Tuesday, December 2, 2008

Carine to cross the pond?

new york magazine

Is life about to imitate art for Anna Wintour? According to Gawker, the world’s most powerful fashion magazine editor is to be replaced by her Paris Vogue counterpart Carine Roitfeld (^). Fans of The Devil Wears Prada may recall the book’s subplot to replace Runway editor Miranda Priestley – who is loosely based on Wintour herself – with Jacqueline Follet, the editor of Runway’s French edition.

Speculation has been raging since November 18 that Wintour, 59, may be about to depart Vogue after 20 years at its helm.

Although the claims were refuted by Conde Nast, sources told The New York Post that Wintour’s contract is due to expire and that she feels she has “done it all and had enough”.

Recent coverage of Russian Vogue editor Aliona Doletskaya prompted chatter that Doletskaya might one day be a suitable Wintour replacement.

But could Roitfeld, whose English, by her own admission “is not perfect”, realistically helm Condé Nast’s high-profile flagship fashion title, which was launched in the US in 1892?

Roitfeld also came to the editor’s chair of Paris Vogue via a styling background, as distinct from journalism, as was the case with Wintour and Diana Vreeland. That said, in between the latter two US Vogue editors, Grace Mirabella boasted a retail background.

And is Roitfeld's edgy personal and editorial style, moreover, the most obvious fit with the ultimately conservative US marketplace?

UPDATE: Since flatly denied by Conde Nast chairman Si Newhouse Jr, Roitfeld's daughter, Julia Restoin-Roitfeld - and now, Roitfeld herself.


Iheartfashion said...

I LOVE Vogue Paris, but US Vogue is a completely different magazine. Circulation numbers are much much bigger, and the target market is entirely different. I'm not sure Roitfeld's edgy style and admitted lack of interest in the commercial aspects of the business would translate well in the American market.
I'd certainly buy it, but I don't know how well a Roitfeld-helmed Vogue would play in Peoria.

cas ruffin said...

I like Roitfield but I'm really feeling Aliona Doletskaya. The covers just say it all.

Mike said...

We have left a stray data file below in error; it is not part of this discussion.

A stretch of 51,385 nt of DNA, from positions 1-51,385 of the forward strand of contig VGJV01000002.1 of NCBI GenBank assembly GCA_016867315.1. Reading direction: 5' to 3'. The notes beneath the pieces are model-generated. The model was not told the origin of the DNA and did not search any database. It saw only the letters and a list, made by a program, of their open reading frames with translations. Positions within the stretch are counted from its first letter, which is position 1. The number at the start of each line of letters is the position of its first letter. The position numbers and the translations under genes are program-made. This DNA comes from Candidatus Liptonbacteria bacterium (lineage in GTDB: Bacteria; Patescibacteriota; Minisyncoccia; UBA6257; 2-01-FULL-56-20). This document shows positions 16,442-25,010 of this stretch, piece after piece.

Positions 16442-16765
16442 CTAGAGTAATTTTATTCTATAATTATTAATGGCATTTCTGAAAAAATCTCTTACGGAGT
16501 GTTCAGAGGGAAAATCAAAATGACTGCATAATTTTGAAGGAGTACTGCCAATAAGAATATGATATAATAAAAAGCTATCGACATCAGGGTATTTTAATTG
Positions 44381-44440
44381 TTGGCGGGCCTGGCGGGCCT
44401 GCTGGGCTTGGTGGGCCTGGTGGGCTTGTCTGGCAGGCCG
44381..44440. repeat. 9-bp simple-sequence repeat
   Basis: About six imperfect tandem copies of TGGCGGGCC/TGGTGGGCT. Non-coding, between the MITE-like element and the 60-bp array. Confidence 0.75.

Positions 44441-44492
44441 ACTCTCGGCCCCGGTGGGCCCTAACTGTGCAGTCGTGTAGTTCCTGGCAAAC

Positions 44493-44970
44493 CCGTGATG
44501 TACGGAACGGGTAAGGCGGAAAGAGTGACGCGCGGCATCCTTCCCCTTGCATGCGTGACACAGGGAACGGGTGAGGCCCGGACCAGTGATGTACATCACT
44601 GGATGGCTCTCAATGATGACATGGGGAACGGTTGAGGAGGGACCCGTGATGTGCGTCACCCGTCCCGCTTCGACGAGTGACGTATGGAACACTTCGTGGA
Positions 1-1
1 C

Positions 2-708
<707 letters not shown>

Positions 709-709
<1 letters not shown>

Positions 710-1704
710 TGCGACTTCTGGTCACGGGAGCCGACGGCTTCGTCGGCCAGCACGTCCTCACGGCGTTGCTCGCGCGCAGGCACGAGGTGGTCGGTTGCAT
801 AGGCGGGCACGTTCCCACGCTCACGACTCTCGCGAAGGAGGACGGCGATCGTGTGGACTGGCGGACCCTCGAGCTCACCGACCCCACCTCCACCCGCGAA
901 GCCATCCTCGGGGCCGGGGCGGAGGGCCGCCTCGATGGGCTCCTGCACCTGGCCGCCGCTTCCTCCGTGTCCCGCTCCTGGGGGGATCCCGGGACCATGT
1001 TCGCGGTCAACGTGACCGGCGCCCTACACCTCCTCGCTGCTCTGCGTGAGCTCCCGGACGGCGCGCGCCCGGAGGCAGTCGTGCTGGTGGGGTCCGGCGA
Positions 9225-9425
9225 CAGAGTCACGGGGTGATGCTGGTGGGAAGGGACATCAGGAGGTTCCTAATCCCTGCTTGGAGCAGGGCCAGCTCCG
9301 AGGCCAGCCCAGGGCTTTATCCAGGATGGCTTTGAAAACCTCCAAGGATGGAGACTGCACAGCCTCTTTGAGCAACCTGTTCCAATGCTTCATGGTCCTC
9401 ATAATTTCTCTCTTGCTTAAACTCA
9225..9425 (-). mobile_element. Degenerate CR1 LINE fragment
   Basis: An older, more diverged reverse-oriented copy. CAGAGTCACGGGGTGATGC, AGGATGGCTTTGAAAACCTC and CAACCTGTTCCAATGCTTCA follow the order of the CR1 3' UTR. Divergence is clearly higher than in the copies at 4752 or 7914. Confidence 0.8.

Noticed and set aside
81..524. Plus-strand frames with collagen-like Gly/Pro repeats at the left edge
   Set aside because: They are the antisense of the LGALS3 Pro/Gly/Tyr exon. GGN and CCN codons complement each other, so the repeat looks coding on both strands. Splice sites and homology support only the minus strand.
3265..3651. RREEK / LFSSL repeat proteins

Would it be naive to say that putting in a Parisian into the American market might be pretty off-putting?

Patty, Refinery29 put up a short summary on it, I haven't read it myself but apparently, it's 'bullshit'. Aliona would be my best bet, she's pretty articulate and speaks really well. Does Emmanuelle Alt speak English well? She converses about fashion like a biblical scholar.

Anonymous said...

she is far too good for the us

Anonymous said...

I hope she doesn't, actually. I love French Vogue, I'm happy to buy it as an import. US Vogue is a huge market, and the current economic climate would necessitate focus on sales (especially as their sales have fallen). It would be a smart move for Wintour to resign now, or in the near future. I think a successor would have a tough job, that wouldn't allow the freedom I prefer to see in Roitfeld's work. Russian Vogue was introduced at a time of economic turmoil, and Doletskaya handled the development of circulation and advertisements well. Of the two, I think the latter would be more suited to US Vogue. But would the US really want a non-American in that position?

Patty Huntington said...

well, wintour is british, she is not american. ditto glenda bailey, the editor of US harpers bazaar. i'm not sure it makes that much difference where the editor is from per se, provided that they are in a position to confidently represent and spruik the magazine - something that i doubt roitfeld would be able to do. think about the public speaking engagements that would go hand in hand with the gig. from everything she has said in other interviews moreover, the US would seem to me to be the last market in which roitfeld sees herself working.

i personally love her style and what she has done with paris vogue. but that's right, it's a much smaller market and magazine and while roitfeld's very fashion-forward style suits europe, notably paris, the american fashion industry seems to have a hard time dealing with anything that is not commercial sportswear. wintour has a mainstream corporate image and at the end of the day, that is presumably what they want. particularly in these tough economic times.

it's interesting to note that karin upton baker once briefly guest edited US harpers bazaar, shortly after the death of liz tilberis. this was prior to joining hermes, when she was the editor of australian harpers bazaar.

Anonymous said...

My apologies. I can't believe I didn't know that Wintour is British! Thank you for clarifying.

Anonymous said...

Not that it really means anything, but... http://preview.tinyurl.com/6h6ydc Wintour saying she's not leaving now or anytime soon.

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